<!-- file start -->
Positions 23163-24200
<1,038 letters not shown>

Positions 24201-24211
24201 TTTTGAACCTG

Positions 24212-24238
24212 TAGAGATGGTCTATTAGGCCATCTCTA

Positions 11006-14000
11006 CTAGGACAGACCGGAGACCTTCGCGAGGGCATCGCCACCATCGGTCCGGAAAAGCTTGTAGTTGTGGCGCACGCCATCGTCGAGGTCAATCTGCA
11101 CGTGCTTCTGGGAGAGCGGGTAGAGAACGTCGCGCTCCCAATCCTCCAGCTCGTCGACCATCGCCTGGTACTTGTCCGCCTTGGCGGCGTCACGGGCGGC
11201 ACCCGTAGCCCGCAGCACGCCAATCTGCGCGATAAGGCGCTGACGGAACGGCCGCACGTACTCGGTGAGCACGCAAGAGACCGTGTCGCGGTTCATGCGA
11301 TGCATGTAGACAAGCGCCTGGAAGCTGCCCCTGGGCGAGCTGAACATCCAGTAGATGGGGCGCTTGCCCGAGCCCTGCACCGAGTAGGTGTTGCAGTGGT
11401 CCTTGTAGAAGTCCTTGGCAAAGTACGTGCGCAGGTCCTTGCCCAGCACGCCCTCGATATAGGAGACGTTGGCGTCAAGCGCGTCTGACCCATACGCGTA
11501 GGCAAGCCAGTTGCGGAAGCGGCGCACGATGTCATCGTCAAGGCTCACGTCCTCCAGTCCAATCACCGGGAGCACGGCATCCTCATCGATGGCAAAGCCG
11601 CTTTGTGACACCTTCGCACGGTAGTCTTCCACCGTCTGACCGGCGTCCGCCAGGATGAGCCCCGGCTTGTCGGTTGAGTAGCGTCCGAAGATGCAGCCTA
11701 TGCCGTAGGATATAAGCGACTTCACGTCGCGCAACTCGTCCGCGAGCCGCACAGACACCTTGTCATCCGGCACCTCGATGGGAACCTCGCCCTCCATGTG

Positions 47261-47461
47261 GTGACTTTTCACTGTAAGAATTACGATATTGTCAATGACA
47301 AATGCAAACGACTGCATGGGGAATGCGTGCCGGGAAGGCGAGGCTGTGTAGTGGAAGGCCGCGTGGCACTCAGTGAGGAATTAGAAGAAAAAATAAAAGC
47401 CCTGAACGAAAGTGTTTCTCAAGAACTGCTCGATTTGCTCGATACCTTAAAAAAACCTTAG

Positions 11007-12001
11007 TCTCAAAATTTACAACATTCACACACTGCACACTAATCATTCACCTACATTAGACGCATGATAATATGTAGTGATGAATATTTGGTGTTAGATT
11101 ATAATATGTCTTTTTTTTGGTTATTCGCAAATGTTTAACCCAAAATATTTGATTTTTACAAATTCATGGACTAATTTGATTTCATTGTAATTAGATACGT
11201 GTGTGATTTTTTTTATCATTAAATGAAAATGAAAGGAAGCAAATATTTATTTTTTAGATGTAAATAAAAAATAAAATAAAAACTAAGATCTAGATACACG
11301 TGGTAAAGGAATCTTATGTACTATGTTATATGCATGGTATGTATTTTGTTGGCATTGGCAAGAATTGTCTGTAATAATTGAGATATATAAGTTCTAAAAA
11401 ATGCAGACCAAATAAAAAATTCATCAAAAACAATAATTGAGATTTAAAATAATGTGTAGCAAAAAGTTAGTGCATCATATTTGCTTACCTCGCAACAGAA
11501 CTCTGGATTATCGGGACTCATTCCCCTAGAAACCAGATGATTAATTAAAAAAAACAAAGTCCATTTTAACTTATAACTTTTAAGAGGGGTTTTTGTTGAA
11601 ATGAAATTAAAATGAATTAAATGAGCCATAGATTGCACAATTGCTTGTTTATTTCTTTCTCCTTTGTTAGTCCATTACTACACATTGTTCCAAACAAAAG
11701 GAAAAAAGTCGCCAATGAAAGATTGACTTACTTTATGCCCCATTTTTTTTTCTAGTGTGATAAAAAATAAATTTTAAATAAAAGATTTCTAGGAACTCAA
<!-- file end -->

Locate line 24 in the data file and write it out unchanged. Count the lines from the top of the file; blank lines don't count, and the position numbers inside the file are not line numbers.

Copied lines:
11301 TGGTAAAGGAATCTTATGTACTATGTTATATGCATGGTATGTATTTTGTTGGCATTGGCAAGAATTGTCTGTAATAATTGAGATATATAAGTTCTAAAAA